Book Review for the Hunger Games
Book review for the Hunger Games
Set in a somewhat post apocalyptic future, The Hunger Games by Suzanne Collins tells the story of the 74th Hunger Games. The world now revolves around one central city surrounded by 12 districts. Together they make up the nation of Panem. Each district is separated from the other and any movement or trade between them is strictly controlled by the Capitol officials. Life in Panem is luxury, all goods and most services are taken care of by the districts and most citizens are more concerned about the latest fashions than the welfare of those living in the districts. In comparison the districts grow poorer the further they are from the Capitol and in district 12 where our heroine Katniss Everdeen lives food is mostly acquired illegally from outside the electrified fences or if this cannot be found the residents simply go without.
The Hunger GamesMany years ago the districts rose up against the Capitol, only to be defeated and put back in their places as poor helpless slave like communities. To remind the people of the districts who is in charge of Panem the Capitol holds an annual Hunger Games. This exciting event (for those living in the Capitol) requires that each district randomly selects one boy and one girl between the ages of 12 and 18 via a lottery. The resulting 24 children are then groomed and trained for an eventual battle to the death in a giant arena. The whole of Panem watches on in a kind of sick reality television type of entertainment. The games can last many days and the eventual winner is crowned the ‘Victor’ of that year's Hunger Games and is showered with glory, living in luxury for the rest of their lives. As a Victor they also must act as mentor for the current Tributes, guiding them through their training and providing tools and resources for them whilst battling in the arena. For the Tributes of district 12 there is only one living Victor, Haymitch Abernathy, a drunk from the 50th Hunger Games. There is little hope for district 12 and they never last long in the arena.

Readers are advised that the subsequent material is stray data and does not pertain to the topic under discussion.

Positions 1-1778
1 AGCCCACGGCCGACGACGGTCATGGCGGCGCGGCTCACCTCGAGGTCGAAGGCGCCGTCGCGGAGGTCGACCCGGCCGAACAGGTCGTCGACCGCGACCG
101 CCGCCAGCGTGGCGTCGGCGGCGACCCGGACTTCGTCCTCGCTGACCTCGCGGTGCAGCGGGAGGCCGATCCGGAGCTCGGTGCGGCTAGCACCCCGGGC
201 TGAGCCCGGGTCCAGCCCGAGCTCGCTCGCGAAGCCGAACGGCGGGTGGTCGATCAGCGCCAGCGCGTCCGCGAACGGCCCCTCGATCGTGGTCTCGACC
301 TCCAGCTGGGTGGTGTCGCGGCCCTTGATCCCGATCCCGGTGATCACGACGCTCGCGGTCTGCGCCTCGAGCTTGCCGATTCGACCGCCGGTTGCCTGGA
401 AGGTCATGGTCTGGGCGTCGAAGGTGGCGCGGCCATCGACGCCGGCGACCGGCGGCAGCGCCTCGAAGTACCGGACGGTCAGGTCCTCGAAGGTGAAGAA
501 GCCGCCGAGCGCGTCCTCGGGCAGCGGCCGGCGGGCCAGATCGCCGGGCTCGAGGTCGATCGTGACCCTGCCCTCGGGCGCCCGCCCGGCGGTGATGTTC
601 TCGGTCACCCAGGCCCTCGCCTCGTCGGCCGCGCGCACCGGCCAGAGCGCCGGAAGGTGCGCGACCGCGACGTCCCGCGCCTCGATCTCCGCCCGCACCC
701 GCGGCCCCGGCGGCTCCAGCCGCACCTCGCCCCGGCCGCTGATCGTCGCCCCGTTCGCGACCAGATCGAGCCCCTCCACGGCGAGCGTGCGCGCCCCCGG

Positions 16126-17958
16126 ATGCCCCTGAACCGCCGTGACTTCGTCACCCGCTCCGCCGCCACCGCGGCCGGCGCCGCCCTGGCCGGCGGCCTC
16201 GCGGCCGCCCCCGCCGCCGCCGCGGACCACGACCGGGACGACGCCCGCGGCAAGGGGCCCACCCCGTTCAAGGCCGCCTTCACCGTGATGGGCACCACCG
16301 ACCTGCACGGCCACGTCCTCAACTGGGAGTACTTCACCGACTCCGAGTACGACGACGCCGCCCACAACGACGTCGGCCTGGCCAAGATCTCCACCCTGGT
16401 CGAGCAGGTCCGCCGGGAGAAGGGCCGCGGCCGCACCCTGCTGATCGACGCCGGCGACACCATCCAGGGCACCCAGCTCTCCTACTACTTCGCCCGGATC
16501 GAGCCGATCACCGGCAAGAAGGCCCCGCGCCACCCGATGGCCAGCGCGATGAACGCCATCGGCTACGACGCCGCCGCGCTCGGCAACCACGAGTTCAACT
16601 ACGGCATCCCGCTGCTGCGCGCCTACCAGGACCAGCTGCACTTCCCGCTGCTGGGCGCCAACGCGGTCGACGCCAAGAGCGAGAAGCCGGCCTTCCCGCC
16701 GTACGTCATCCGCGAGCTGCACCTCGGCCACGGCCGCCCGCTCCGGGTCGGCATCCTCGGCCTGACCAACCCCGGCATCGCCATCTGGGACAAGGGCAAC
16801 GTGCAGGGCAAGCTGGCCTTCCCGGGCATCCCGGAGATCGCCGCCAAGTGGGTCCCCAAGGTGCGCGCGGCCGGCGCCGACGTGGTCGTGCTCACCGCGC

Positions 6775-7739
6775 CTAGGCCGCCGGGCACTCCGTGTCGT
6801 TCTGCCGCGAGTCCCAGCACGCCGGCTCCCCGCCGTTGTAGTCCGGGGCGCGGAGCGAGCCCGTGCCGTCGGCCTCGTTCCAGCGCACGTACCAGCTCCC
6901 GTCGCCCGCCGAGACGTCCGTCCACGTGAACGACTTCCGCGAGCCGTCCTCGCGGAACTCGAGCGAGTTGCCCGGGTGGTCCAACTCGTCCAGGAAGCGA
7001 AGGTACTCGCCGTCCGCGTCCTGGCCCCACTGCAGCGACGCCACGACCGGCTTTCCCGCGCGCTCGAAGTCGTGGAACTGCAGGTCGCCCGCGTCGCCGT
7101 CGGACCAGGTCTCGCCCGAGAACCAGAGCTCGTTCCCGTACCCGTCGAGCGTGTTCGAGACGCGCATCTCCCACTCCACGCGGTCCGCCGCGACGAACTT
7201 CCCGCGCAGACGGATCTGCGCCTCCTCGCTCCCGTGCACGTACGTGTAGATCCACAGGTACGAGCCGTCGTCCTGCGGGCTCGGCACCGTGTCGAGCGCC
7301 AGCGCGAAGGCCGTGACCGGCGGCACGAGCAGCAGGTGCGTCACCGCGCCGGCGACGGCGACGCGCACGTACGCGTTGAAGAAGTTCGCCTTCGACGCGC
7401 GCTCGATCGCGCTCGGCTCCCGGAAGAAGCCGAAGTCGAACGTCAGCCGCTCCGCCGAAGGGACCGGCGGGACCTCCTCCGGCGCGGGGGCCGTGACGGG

The story begins on the morning of the 74th Hunger Games lottery during which Primrose Everdeen, Katniss’ 12 year old sister is selected as the girl for district 12. Katniss steps in for her sister, volunteering as Tribute. She and the 23 other children travel to the Capitol where they are trained and groomed for the games. There is much fanfare with TV interviews and betting on who will be the eventual Victor. Much of the book focuses on the uneasy relationship between Katniss and her boy counterpart from district 12 Peeta Mellark who she must kill to win the games and ultimately survive herself. I will leave the rest of the story to you.
Suzzane Collins came up with the idea for this book after switching her television between footage of war and a reality TV show. It is a fascinating concept and one the reader may even find challenging when taken in comparison with their own lives. The aspect of the story which struck me the most was the sickening contrast between those living in the Capitol and those stuck out in the districts. One has a tendency to feel anger and disgust towards the rich Capitol folks who seem too preoccupied with the latest hair styles and gossiping about who wore what to the most recent party that they either ignore or choose not to see the plight of those in the outer districts. It is through the eyes of Katniss and Peeta that we truly understand the crazyness of their lives. Those in district 12 spend their days scrounging and hunting for just enough food to survive whilst those in the Capitol make themselves sick just so they can eat a little more. It is when you begin to realise the similarity between this make-believe world and reality that the reader begins to realise they are in many ways just like those living in the Capitol. For this reason The Hunger Games is a challenging novel if one chooses to allow Collins message to get across.
Another important theme in this book is that of choice and self-sacrifice. The Tributes are faced with no option but to kill one another, the Capitol make sure of this, yet as the story will show, they do still have a choice. They still have the ability to show remorse and there is an interesting dynamic working between them throughout the games. There is a sense that although they have resigned to the fact that they must kill or be killed there is still an underlying hope that something could save them.
In writing this brief book review of the Hunger Games it occurs to me that there is more than just an entertaining story to be had. Given that this novel is targeted to a teenage audience its deeper meanings may have a deeper impact. It is not for the faint of heart with much blood and gore but I think Collins is trying to make the reader understand that although this is just fiction it is in some ways also reality. I highly recommend this book as well as the second and third books, Catching Fire and Mocking Jay. It is indeed a page turner which will leave you thinking about its many themes but also wanting for more. I highly recomend you get hold of a copy of the Hunger Games.